The bulk of my research begins later this week, as I embark on a three-week and four thousand-mile journey driving from San Francisco (home!) to Austin. I will be stopping in cities and border towns along the way and meeting with various organizations and individuals who are involved with every aspect of immigrants’ rights. The month of August promises to be enlightening and exciting, but getting to the point where that’s the case has been difficult to say the least.
With the prospect of such an undertaking hanging over me and a ticking clock, I’ve spent the month of July in my Brooklyn apartment trying to make sure that my behemoth road trip will not be a waste of time and energy. This has meant literally hundreds of emails—and several phone calls—as well as endless Googling as I’ve tried to ensure that no stone remains unturned. Along the way I’ve made several important discoveries:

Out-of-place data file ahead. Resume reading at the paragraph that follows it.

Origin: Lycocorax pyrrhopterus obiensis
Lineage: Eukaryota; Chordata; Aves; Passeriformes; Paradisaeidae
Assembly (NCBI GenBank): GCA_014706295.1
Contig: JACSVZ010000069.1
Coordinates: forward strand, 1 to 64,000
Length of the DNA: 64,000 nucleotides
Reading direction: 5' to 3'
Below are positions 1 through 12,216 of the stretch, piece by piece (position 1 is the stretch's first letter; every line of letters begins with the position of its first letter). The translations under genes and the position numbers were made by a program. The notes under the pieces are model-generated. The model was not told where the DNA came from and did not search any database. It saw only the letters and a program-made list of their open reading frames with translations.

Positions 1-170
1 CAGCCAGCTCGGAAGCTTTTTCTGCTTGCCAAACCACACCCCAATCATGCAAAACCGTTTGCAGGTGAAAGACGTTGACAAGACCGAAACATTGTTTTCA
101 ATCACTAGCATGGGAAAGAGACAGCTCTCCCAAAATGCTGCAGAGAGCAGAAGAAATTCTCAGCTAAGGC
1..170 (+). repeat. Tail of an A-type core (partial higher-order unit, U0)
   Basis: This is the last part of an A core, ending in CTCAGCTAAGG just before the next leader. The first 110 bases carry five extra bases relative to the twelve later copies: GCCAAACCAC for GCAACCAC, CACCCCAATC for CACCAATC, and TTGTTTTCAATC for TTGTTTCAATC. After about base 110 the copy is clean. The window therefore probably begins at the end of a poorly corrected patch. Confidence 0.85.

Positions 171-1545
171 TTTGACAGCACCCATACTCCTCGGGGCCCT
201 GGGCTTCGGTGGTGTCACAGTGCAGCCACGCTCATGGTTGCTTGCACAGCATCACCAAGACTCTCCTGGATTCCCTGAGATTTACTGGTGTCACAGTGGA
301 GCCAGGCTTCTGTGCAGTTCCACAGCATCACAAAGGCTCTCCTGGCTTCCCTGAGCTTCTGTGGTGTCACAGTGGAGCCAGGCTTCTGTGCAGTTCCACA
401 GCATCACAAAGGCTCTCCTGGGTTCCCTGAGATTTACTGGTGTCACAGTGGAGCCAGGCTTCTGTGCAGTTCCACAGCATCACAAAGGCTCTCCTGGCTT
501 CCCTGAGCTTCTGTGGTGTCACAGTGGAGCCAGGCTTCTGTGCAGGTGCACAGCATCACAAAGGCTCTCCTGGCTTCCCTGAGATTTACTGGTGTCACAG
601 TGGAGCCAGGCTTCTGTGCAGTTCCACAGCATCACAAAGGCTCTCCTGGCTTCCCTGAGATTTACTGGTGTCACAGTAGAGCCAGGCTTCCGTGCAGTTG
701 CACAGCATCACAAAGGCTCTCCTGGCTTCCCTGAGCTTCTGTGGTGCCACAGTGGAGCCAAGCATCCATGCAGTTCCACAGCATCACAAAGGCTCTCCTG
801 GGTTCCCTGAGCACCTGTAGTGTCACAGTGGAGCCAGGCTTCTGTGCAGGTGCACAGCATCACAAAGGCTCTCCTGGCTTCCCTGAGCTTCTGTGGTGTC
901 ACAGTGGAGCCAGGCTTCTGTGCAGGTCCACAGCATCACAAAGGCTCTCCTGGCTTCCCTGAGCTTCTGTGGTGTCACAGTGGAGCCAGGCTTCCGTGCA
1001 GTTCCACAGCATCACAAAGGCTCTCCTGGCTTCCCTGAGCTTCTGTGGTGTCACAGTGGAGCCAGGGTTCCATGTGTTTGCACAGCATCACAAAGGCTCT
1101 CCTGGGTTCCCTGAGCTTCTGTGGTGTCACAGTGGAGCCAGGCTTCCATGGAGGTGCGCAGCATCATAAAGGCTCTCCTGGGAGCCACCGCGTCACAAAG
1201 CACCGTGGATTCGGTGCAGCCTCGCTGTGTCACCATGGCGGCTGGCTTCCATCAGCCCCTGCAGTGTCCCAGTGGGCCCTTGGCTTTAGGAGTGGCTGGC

- There are so many wonderful groups of people doing myriad diverse things to advocate for the rights of migrants and to provide services to this group that encountering all of them would be impossible, and I suppose that’s a good thing!
- It seems that conducting effective research requires considerable resilience; after going through intensive research protocols to prove the value of my research to several organizations, a couple of them got back to me saying that my research sounded valuable and interesting but that unfortunately they didn’t accept undergraduate researchers. Bouncing back was difficult but necessary.
- Often, one things leads to another. Over half of the places I will be visiting came to my knowledge as a result of other connections I had already made. This kind of interconnectedness within the community of activists I’m entering is incredibly inspiring.
- Emailing gets extremely boring, but it’s important legwork that you have to do to make the hands on part of your research worth its weight. And finally, I’m done and ready to jump into my trip head-on.
More to come soon from the road!